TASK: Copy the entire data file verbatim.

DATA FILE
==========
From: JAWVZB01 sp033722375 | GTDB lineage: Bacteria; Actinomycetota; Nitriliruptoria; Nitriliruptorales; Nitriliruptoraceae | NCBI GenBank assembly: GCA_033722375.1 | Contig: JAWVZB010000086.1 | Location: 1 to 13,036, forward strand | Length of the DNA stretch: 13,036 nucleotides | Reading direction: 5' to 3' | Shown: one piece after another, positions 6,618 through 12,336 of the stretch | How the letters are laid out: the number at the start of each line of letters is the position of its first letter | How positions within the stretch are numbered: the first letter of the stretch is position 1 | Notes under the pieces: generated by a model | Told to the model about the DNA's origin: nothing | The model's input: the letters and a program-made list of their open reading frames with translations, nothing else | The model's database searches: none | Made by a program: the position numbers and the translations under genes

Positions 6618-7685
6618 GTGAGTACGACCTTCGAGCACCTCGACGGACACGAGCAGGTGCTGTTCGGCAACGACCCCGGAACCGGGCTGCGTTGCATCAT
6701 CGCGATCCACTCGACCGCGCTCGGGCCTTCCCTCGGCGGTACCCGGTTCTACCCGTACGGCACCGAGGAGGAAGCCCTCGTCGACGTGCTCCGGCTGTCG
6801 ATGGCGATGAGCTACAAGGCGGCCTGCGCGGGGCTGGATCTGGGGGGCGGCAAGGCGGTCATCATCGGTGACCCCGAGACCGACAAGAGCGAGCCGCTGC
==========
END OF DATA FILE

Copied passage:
From: JAWVZB01 sp033722375 | GTDB lineage: Bacteria; Actinomycetota; Nitriliruptoria; Nitriliruptorales; Nitriliruptoraceae | NCBI GenBank assembly: GCA_033722375.1 | Contig: JAWVZB010000086.1 | Location: 1 to 13,036, forward strand | Length of the DNA stretch: 13,036 nucleotides | Reading direction: 5' to 3' | Shown: one piece after another, positions 6,618 through 12,336 of the stretch | How the letters are laid out: the number at the start of each line of letters is the position of its first letter | How positions within the stretch are numbered: the first letter of the stretch is position 1 | Notes under the pieces: generated by a model | Told to the model about the DNA's origin: nothing | The model's input: the letters and a program-made list of their open reading frames with translations, nothing else | The model's database searches: none | Made by a program: the position numbers and the translations under genes

Positions 6618-7685
6618 GTGAGTACGACCTTCGAGCACCTCGACGGACACGAGCAGGTGCTGTTCGGCAACGACCCCGGAACCGGGCTGCGTTGCATCAT
6701 CGCGATCCACTCGACCGCGCTCGGGCCTTCCCTCGGCGGTACCCGGTTCTACCCGTACGGCACCGAGGAGGAAGCCCTCGTCGACGTGCTCCGGCTGTCG
6801 ATGGCGATGAGCTACAAGGCGGCCTGCGCGGGGCTGGATCTGGGGGGCGGCAAGGCGGTCATCATCGGTGACCCCGAGACCGACAAGAGCGAGCCGCTGC